Recipes Salad

Saffron chicken & fennel salad

January 28, 2018

Looking for a recipe with saffron, I found this saffron chicken & fennel salad in the beautiful cookbook Jerusalem by Ottolenghi (the exact title being Saffron chicken & herb salad). 

Saffron is one of the spices grown in Morocco (you can also find it in Greece and other Mediterranean countries). Saffron fares well with white meats & seafood and combined with other spices, it is used in several dishes to add a nice yellow colour and flavour, such as tajines, paellas, curry, bouillabaisse, also in some desserts and tea.

Saffron can also be used as a natural dye for textiles. Last but not least, saffron is said to have healing virtues… However it is the most expensive spice as flowers are harvested by hand over a very short period during the year and you need more than 100 flowers to get 1 gram of saffron. You can read more about saffron harvest here.

As we are approaching our photography workshop in Marrakech, I am very much in the mood for exploring new recipes with ingredients you can find in Morocco. This salad is very refreshing and full of flavours. I prepared the orange and saffron sauce the evening before (easy to let it simmer during your dinner). Then I would even add some hazelnuts to give a bit more crunchy texture next time.

chicken fennel salad with saffron sauce

Recipe for this saffron chicken & fennel salad (serves 6)


For the saffron sauce
1 orange
50g honey
1/2 tsp saffron threads
1 tbsp apple cider vinegar
about 300 ml water

For the salad
1 kg skinless chicken breast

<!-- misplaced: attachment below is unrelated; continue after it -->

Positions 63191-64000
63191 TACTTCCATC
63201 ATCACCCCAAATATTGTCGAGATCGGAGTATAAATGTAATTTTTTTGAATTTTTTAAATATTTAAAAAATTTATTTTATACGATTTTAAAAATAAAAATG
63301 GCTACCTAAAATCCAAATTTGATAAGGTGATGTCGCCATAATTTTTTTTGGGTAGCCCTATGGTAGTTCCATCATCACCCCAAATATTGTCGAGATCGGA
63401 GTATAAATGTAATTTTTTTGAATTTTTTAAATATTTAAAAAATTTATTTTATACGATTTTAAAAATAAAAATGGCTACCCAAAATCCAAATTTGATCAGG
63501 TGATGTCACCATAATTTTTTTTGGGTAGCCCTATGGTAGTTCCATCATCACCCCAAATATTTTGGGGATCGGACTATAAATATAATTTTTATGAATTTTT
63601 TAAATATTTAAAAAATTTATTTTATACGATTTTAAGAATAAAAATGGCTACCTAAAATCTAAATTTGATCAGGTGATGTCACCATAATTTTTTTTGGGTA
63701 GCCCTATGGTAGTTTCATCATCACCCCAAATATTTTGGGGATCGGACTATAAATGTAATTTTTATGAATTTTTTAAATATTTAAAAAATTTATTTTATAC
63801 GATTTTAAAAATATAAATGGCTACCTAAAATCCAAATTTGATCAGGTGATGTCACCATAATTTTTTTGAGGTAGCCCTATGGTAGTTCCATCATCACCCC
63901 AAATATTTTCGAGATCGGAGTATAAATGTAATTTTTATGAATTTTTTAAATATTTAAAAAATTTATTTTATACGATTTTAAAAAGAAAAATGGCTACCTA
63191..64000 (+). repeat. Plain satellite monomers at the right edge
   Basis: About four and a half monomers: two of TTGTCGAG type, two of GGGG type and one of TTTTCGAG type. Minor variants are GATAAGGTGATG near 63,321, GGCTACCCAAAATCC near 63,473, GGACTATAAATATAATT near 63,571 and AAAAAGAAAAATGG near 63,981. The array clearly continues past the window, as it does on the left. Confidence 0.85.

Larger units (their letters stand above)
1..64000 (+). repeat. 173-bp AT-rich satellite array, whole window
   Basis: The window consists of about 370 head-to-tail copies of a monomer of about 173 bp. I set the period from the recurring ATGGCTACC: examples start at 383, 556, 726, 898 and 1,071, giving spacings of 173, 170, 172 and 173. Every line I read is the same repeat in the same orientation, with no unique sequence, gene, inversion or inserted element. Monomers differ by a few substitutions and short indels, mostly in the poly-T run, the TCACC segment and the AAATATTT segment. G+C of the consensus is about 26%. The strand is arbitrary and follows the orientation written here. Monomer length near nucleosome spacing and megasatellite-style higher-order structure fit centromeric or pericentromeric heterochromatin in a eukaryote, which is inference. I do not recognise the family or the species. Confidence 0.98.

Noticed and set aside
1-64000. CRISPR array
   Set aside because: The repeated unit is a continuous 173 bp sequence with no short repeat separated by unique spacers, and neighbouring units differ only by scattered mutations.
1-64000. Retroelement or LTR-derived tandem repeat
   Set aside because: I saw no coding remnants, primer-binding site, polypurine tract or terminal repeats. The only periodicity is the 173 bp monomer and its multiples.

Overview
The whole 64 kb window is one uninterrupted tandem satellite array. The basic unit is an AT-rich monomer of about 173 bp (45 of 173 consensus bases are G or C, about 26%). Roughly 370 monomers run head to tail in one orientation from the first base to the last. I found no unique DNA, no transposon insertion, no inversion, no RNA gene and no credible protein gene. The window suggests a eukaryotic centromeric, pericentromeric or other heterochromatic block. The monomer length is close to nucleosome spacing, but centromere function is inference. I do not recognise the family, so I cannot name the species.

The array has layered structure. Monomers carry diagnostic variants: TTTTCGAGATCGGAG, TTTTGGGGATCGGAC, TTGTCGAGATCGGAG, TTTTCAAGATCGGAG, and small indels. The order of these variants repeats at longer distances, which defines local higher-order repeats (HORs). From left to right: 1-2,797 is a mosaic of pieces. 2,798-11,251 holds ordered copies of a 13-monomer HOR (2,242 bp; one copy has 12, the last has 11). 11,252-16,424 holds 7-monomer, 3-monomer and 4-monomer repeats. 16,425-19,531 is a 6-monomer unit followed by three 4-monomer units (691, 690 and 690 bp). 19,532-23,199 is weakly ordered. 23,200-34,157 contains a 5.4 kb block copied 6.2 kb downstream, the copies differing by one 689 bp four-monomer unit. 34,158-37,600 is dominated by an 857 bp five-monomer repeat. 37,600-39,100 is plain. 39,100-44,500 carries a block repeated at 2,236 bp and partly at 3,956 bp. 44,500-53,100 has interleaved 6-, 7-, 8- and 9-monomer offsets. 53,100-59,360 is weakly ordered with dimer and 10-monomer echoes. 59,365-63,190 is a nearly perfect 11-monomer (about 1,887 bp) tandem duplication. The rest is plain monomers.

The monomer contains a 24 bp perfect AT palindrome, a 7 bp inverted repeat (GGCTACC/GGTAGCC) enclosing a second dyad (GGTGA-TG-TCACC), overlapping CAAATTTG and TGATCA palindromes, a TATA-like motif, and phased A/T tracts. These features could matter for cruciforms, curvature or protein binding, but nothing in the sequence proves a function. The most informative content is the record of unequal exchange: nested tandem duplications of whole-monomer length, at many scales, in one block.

4 tbsp olive oil
2 small fennel bulbs, thinly sliced
1 handful of fresh coriander leaves
1 handful of mint leaves, torn
1 handful of basil leaves, torn (I left those one out)
2 tbsp lemon juice
1 red chili, thinly sliced
1 garlic clove, crushed
salt & black pepper 


Step 1: the saffron sauce (best to do the day before)

Trim and discard 1 cm off the top and tail of the orange and cut it into 12 wedges. Place the orange wedges in a small saucepan with the honey, saffron, vinegar and just enough water to cover them.

Bring to the boil and simmer gently for about an hour. At the end you should be left with soft orange and about 3 tablespoons of thick syrup (add water during cooking if the liquid gets very low).

Use a food processor (or hand mixer) to blitz the orange and syrup into a smooth, runny paste; again, add a little water if needed.

Step 2: the chicken

Pre-heat the oven to 180°C /350°F fan forced.

Mix the chicken breast with half of the olive oil and plenty of salt and pepper, and place on a very hot, ridged griddle pan. Sear for about 2 minutes on each side to get clear marks all over. Transfer to a roasting tin and place in the oven for 15-20 minutes, or until just cooked. (I ended cooking the breast directly on the pan with breast cut into small pieces).

Once the chicken is cool enough to handle, but still warm, tear it with your hands into rough and quite large pieces. Place in a large mixing bowl, pour over half the orange paste and stir well. (keep the other half in the fridge and use with herb salsa to serve with oily fish such as salmon or mackerels). 

Add the remaining ingredients to the salad, including the rest of olive oil, and toss gently. Taste, add salt and pepper and, if needed some more olive oil and lemon juice.


More recipes with Moroccan food inspirations here:

Moroccan barley & vegetable pilaf with cumin dressing

Chicken tajine with olives & preserved lemons

Fennel & blood orange salad

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